“E Pluribus Unum.” For Nearly 200 years, the latin phrase meaning “out of many, one” was our country’s motto.
But it could just as easily be applied to the line item marked “ancillary income.” Out of many small fees comes one larger number. And for many operators, the challenge and opportunity of ancillary income is optimizing that number, and making sure you’re not leaving any money on the table.
Put another way, little things can mean a lot.
Tacking on and locking in additional fees to a lease, such as valet trash or bundled telecom, can sometimes be a hard sell. With the right approach, however, such services can not only boost your bottom line but become a source of differentiation, a selling point for your community.
That’s the power of ancillary income—operators can inject a significant amount of extra revenue throughout the year, just by adding a few dollars to each lease. And according to the industry’s top managers, no stone should be left unturned in the search for latent income.
“Any rentable items, trash fees, ensuring that the properties are maximizing their utility incomes,” all add up, says Gardner Rees, executive vice president of ancillary services at Dallas-based Riverstone Residential Group, which manages more than 170,000 units across the country. “Some markets have the ability to actually charge back pest control and other common-area fees.”
But when you consider introducing a new fee, the real trick is figuring out whether it will increase resident satisfaction. Addison, Texas–based Pinnacle, one of the nation’s largest management firms, with approximately 200,000 units, tries to take a thoughtful approach to communicating fees to tenants.
“Ultimately, the last thing we want is to have residents upset about a great new service that was intended to create higher satisfaction,” says Woody Stone, Pinnacle’s senior vice president of operations. “If we fail to understand and provide the services that have a clear value proposition to the resident, they will undoubtedly feel ‘nickeled-and-dimed,’ which means they won’t stick around.”
For Pinnacle, basic laundry, cable, and utility contracts have always driven income to its properties. But the firm is exploring other options, such as Shop24, a vending machine filled with a wide range of items that essentially serves as a virtual on-site convenience store. Though the costs of Shop24 are high up front for the owner, such an amenity can become a selling point, particularly in student or urban properties, says Stone.
Another lucrative ancillary product is valet trash service. At Dallas-based Lincoln Property Co., which manages more than 140,000 units nationwide, valet trash service has been implemented at about 75 percent of its portfolio. For a 300-unit community, the program can rake in as much as $20,500 annually.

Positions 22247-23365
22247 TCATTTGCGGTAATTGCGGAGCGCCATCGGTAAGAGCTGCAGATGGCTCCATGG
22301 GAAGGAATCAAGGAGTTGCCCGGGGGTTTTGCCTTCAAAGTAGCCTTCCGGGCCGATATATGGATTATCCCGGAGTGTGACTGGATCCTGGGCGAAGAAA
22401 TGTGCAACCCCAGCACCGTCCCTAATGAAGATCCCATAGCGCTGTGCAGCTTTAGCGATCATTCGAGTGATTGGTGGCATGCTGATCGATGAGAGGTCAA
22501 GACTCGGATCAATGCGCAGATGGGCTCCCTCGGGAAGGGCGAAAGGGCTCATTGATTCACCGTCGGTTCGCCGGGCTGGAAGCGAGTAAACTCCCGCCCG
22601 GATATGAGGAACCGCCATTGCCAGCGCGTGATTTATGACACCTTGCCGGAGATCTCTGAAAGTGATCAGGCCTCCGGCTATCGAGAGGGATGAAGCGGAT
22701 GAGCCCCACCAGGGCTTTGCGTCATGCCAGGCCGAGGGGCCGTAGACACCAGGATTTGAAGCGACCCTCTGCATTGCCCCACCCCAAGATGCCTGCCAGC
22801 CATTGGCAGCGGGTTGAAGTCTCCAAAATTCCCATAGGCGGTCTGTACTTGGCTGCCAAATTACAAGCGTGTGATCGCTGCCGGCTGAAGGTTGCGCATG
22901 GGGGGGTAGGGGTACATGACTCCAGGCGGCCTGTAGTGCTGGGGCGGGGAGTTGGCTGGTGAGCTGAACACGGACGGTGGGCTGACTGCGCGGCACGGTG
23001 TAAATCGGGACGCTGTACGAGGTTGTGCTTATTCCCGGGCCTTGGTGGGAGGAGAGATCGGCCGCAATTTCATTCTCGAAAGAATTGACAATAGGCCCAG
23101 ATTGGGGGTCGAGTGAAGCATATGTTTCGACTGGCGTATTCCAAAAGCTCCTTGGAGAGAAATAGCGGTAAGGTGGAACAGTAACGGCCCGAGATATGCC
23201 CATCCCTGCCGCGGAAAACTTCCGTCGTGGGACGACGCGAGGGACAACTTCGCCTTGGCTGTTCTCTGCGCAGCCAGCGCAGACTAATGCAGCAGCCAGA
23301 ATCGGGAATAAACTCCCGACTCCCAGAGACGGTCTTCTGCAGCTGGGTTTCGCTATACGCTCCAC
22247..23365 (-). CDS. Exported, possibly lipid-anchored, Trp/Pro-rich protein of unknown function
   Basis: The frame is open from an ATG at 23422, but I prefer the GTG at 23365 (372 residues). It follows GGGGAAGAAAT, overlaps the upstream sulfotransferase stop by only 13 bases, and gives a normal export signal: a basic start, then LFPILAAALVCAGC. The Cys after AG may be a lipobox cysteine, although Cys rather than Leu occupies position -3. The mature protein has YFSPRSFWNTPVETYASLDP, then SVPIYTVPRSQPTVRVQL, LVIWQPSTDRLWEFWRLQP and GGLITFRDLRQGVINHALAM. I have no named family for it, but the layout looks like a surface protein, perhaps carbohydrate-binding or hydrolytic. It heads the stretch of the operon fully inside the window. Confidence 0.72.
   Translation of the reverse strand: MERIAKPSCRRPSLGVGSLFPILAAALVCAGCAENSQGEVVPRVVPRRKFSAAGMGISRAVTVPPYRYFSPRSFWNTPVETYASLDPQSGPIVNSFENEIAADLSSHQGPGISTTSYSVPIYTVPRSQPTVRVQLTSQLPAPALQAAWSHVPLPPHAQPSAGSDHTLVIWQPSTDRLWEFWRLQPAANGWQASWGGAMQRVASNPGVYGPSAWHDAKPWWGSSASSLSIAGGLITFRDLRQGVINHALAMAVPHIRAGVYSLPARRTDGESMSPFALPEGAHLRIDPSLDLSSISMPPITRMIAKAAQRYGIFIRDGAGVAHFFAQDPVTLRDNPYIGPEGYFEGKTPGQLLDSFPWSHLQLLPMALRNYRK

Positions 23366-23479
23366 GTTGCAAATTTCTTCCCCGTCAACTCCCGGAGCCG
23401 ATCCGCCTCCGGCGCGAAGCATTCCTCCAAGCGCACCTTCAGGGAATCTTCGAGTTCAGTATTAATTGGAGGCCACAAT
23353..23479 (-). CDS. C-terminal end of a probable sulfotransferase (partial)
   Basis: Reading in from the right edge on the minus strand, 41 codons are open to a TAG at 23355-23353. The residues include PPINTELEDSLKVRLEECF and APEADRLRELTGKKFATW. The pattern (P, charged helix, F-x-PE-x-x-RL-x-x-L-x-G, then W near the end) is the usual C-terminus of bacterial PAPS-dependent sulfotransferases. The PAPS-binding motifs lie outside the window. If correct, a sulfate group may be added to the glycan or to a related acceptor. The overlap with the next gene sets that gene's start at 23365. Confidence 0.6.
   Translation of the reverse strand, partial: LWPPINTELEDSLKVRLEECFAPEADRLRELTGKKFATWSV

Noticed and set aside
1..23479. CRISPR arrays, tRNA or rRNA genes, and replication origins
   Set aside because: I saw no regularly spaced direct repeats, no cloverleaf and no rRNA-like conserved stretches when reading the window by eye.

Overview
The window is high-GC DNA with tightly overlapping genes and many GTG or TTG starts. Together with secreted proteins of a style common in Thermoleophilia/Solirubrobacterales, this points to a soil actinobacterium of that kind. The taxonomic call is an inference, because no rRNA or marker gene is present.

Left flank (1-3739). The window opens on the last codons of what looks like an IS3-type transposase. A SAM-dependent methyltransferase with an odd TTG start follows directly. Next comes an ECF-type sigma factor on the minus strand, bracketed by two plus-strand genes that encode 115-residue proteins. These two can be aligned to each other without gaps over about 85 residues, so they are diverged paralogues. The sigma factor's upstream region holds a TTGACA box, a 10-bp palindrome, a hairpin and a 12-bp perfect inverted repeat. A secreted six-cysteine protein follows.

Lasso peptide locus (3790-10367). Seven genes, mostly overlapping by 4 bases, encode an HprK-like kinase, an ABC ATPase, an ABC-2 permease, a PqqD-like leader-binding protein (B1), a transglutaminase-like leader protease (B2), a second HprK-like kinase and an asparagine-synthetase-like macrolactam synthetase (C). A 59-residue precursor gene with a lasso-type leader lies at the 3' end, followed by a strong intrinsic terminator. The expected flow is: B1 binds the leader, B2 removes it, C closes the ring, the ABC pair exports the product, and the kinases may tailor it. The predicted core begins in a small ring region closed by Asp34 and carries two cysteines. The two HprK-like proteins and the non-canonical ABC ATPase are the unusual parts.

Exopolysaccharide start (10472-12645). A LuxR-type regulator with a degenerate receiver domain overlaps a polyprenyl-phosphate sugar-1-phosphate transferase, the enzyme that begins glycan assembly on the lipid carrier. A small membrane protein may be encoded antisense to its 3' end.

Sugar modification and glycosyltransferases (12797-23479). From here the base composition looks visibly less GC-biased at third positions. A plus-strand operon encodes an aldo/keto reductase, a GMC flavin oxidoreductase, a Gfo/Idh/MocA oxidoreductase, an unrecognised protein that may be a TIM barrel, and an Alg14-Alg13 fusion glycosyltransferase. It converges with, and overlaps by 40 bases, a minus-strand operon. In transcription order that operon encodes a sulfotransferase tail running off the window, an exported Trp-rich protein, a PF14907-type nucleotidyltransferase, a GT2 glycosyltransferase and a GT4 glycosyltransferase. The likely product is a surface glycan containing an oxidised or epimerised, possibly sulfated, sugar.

Other methods, such as pest control services, can yield a $10,250 yearly income on a sample 300-unit property.
Lincoln also serves as a medium between the tenant and Appliance Warehouse of America. Renters looking for a washer and dryer, for instance, would be referred to that retailer, for which Lincoln receives financial considerations. But the story doesn’t end there. Lincoln then offers a one-time, $15 setup fee, which can rake in upward of $750 annually on a sample 300-unit property, depending on turnover rates and resident interest.
And then there’s Lincoln’s convergent billing strategy, employed at 75 percent of the properties in its portfolio. The company charges residents an administration fee of up to $5 a month to combine utilities on one statement.
“This fee helps offset the cost of the billing program,” says Theresa Kaiser-White, vice president at Lincoln. “These programs are designed for water/trash billing, and most are fully integrated into software systems such as Yardi’s.”
Lincoln also charges for storage space, rents out guest suites for visitors, and offers clubroom rentals, as well as concierge services similar to those of a hotel.
But, sometimes it’s not about direct financial gain—some opportunities don’t bring in much money at all, and instead offer indirect value. For host Pinnacle, food truck events and wine and cheese events are similar sorts of ancillary income strategies—while the payoff is minimal, such events can create a stronger sense of community, bolstering renewal rates.